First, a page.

Reform from within

Sophia Kim, Asst. Web Editor

Flipping through the pages of a magazine, Marisa Umeh was concerned with the lack of representation of girls of color  in popular media. Inspired to make a change, she created a variety of T-shirts with designs of girls showing their individuality.

That was when she was 12.

Continuing her passion into high school, the Diamond Bar High School senior now runs an organization called “Chocolate Cupcakes” to encourage minority girls to strive for their best. Through hosting a variety of events and workshops around Los Angeles, Umeh encourages girls to go above and beyond by connecting them with successful women in the workforce.

“This organization is an empowerment organization geared towards empowering young minority girls to reach their academic and personal potential,” Umeh said.  

 Partnering with various community organizations such as Sisters Working Against Violence, Umeh hosts workshops that motivates the girls. With an all-girls environment at every hosted event, Umeh said that she hopes to encourage girls to focus on their dream and be outspoken about their ideas.

One of Umeh’s major events called #girlboss, held on Aug. 6 last year, inspired young girls to become entrepreneurs. By inviting a panel of speakers at each event, including the CEO of Hustlette, a clothing brand, and Hilda Brown, a doctor, Umeh provided an opportunity for the girls to interact with high-ranking females in the workforce.

“I think it’s important for girls to see scientists that look like them and lawyers that look like them. I feel like once they see those images they think, ‘oh I too can do that’,” she said.

Another organization Umeh partnered with is Runway for Peace, which focuses on giving girls the opportunity to develop public speaking skills. Girls at the event were given a chance to meet women from the WNBA teams and walk through a set-up a runway for a confidence-boost.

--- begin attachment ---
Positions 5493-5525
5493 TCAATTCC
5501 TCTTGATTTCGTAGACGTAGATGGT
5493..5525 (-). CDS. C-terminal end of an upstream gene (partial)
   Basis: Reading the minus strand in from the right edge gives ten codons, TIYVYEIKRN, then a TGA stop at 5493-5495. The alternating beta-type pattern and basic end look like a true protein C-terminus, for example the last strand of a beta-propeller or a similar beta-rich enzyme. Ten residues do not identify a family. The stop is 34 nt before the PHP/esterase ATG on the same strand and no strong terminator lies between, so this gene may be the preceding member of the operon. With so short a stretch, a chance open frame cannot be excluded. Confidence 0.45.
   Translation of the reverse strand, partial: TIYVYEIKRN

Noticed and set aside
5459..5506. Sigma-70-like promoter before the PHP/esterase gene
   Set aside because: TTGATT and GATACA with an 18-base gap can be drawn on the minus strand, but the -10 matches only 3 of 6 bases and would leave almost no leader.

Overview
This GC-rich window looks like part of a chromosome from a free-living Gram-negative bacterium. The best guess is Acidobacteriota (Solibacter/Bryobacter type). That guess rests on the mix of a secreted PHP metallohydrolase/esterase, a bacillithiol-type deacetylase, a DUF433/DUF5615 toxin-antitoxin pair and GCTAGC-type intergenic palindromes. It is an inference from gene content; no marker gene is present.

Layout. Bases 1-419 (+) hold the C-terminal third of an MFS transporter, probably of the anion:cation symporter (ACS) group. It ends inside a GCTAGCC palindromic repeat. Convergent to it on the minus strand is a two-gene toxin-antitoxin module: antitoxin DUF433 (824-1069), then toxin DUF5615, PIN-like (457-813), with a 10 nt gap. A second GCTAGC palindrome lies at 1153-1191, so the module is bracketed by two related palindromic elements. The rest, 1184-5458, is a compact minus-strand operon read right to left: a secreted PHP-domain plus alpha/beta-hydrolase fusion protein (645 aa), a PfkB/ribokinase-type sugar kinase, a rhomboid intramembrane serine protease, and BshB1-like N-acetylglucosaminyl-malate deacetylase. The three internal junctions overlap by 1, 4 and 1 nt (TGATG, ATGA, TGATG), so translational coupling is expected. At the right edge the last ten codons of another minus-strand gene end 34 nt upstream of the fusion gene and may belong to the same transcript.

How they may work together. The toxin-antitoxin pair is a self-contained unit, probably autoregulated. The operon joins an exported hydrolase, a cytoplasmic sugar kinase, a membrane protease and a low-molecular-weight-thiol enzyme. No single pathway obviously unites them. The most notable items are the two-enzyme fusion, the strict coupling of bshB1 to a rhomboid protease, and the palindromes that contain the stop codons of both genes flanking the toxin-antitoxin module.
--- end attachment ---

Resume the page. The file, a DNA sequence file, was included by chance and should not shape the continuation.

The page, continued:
“Most of my workshops have been located in inner city neighborhoods because that is where there is typically the most need,” she said. “It becomes extremely crucial for girls to see images of women that are achieving and making strides in different fields.”

Recently, Chocolate Cupcakes received a grant from the State Department to create a coding workshop called Steamworks. With additional funding by Google and NASA, among others, Steamworks will give Umeh the opportunity to start a coding camp for young minority girls who are interested in the field of STEM.

Although Umeh is focusing on working with primarily elementary students at the moment, she stated that she hopes to see results once they receive higher education.

With a goal of continuously expanding her organization, Umeh also said that she hopes to build a strong support system for minority girls. After high school, Umeh aims to reach her dream of establishing “Chocolate Cupcakes” into a well-known and established organization, large enough to branch out into local high schools.

“This is something I’ll deal with for the rest of my life, I hope,” she said. “Ultimately, I would like to hold a big conference with a thousand people.”